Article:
Law enforcement largely has been unable to penetrate the Genovese family -- the ivy league of organized crime -- but recent flips suggest the feds may have gotten the breaks it's long needed to make a major strike.
Arthur Nigro, the reputed former acting boss, is set for a March 8 trial in a Mahattan federal court involving the 2003 hit on Adolfo "Big Al" Bruno who was the family capo in Springfield, MA, and according to court filings federal prosecutors have assembled a roster of government witnesses who have jumped off the Genovese ship.
Among those wise guys who have wised up are Anthony "Bingy" Arillotta, the reputed capo who allegedly succeeded Bruno, and reputed capo Felix Tranghese, and their plea agreements recently were unsealed as reported by Stephanie Barry for The Republican. The crimes to which Arillotta has admitted are extensive -- including a role in the 2003 murders of Bruno and Arillotta's brother-in-law Gary Westerman, involvement with the 2003 attempted murder of New York union official Frank Dadabo, and a hand in the crime family's gambling, loansharking, drug trafficking and shakedown rackets -- and his confessions will ripple throughout the Genovese clan. Indeed, Arillotta has knowledge of the family's drug operations going back a full two decades, and its pervasive extortion against multiple bars, restaurants, strip clubs and other businesses in Springfield and Hartford, CT and New York, NY.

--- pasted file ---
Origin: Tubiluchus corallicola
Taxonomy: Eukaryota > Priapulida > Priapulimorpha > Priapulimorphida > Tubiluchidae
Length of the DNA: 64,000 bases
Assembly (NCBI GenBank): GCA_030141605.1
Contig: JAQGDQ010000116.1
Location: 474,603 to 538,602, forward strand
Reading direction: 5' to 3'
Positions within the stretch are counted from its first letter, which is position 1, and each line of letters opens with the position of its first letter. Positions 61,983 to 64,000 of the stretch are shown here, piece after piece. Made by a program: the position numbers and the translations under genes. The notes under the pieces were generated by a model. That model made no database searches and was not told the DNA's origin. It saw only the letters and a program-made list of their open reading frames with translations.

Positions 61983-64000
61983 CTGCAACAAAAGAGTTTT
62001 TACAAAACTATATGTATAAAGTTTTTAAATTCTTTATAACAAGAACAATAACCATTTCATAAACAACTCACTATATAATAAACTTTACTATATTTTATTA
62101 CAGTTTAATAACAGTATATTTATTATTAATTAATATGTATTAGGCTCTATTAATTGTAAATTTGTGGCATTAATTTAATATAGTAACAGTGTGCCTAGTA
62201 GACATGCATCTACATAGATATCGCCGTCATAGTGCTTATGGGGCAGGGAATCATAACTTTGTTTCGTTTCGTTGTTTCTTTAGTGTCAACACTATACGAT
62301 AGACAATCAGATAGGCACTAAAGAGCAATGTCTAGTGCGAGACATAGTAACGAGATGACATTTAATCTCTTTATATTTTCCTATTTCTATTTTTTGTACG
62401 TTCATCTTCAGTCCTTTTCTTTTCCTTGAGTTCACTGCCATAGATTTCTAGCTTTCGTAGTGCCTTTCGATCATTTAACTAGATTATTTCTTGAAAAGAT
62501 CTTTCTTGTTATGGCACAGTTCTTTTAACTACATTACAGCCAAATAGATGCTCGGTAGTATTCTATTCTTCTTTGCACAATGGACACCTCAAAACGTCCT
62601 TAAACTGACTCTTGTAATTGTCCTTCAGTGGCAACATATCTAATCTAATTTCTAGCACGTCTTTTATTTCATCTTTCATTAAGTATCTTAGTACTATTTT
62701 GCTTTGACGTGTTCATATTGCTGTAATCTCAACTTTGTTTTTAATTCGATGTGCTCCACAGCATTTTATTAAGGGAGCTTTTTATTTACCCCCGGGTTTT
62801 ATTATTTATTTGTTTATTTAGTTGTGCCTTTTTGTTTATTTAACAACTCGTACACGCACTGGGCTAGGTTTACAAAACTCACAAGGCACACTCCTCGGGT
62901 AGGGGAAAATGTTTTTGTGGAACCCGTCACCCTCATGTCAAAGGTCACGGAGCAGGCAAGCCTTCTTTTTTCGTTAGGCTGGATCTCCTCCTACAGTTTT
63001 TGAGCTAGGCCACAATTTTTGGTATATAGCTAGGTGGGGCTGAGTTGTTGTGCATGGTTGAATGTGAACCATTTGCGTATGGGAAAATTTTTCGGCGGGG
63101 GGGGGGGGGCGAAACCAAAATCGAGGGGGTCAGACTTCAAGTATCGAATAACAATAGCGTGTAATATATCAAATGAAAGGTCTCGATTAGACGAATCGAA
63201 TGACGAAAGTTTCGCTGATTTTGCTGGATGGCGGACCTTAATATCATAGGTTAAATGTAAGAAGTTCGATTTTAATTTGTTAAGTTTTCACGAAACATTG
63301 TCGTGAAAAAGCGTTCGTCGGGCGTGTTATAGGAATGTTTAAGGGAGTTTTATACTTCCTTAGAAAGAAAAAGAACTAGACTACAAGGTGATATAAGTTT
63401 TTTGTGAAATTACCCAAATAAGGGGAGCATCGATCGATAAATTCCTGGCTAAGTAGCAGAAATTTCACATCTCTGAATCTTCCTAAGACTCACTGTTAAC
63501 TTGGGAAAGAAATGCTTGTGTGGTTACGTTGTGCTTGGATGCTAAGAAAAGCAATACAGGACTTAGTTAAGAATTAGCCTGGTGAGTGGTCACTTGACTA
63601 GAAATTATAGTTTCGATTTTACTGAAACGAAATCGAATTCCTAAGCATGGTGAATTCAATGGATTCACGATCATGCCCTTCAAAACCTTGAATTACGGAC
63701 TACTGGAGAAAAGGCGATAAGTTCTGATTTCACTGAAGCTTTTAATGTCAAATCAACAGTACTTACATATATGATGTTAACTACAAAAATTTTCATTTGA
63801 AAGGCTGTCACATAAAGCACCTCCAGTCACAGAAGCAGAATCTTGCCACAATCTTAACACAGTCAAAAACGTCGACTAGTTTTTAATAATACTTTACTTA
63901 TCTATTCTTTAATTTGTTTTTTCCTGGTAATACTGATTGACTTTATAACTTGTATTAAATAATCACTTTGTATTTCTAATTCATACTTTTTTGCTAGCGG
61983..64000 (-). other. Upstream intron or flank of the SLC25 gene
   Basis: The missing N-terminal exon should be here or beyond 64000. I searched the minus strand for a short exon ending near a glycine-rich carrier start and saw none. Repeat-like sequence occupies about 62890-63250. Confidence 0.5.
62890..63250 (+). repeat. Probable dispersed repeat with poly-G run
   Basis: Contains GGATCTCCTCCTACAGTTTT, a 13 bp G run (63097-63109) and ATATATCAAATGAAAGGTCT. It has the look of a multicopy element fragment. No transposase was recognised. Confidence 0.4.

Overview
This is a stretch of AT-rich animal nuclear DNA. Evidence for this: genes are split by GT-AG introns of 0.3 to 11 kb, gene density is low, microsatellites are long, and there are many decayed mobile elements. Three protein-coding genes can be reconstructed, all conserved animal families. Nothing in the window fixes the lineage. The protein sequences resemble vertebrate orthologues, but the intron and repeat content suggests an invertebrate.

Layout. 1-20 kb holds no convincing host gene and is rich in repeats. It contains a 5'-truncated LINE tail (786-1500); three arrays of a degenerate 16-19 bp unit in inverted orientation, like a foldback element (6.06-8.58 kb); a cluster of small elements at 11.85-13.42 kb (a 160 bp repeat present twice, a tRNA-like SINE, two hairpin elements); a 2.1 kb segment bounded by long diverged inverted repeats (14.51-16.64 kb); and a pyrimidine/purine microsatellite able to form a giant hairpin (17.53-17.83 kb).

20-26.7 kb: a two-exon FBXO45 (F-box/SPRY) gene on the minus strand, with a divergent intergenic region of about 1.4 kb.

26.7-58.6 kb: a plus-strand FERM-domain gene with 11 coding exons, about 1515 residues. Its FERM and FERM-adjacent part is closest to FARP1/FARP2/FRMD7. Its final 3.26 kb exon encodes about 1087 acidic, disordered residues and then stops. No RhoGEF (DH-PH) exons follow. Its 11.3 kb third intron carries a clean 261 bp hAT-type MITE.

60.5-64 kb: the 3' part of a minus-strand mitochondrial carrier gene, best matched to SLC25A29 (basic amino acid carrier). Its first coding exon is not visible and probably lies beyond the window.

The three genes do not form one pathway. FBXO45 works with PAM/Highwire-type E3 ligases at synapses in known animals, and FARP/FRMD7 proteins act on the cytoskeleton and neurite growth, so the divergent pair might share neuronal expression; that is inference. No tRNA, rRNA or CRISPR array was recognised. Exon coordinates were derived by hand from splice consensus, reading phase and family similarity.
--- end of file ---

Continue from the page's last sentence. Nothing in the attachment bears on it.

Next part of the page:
Moreover, John "Big John" Bologna, a reputed Genovese soldier from the Bronx, NY whose plea agreement also was unsealed, apparently "has been an FBI informant for five years" as reported by Stephanie Barry for The Republican: "But, prosecutors have said they do not intend to call him as a witness at trial, despite his ties to Nigro and direct knowledge of the racketeering and murder conspiracies he conceded in his guilty plea. Bologna also admitted to a 2002 shakedown of Mardi Gras owner James Santaniello, plus gambling and loan-sharking operations he ran between 2004 and 2007."
The Genovese crime family long has avoided a major bust due to the lack of defections among its members; however, its fortune may be changing.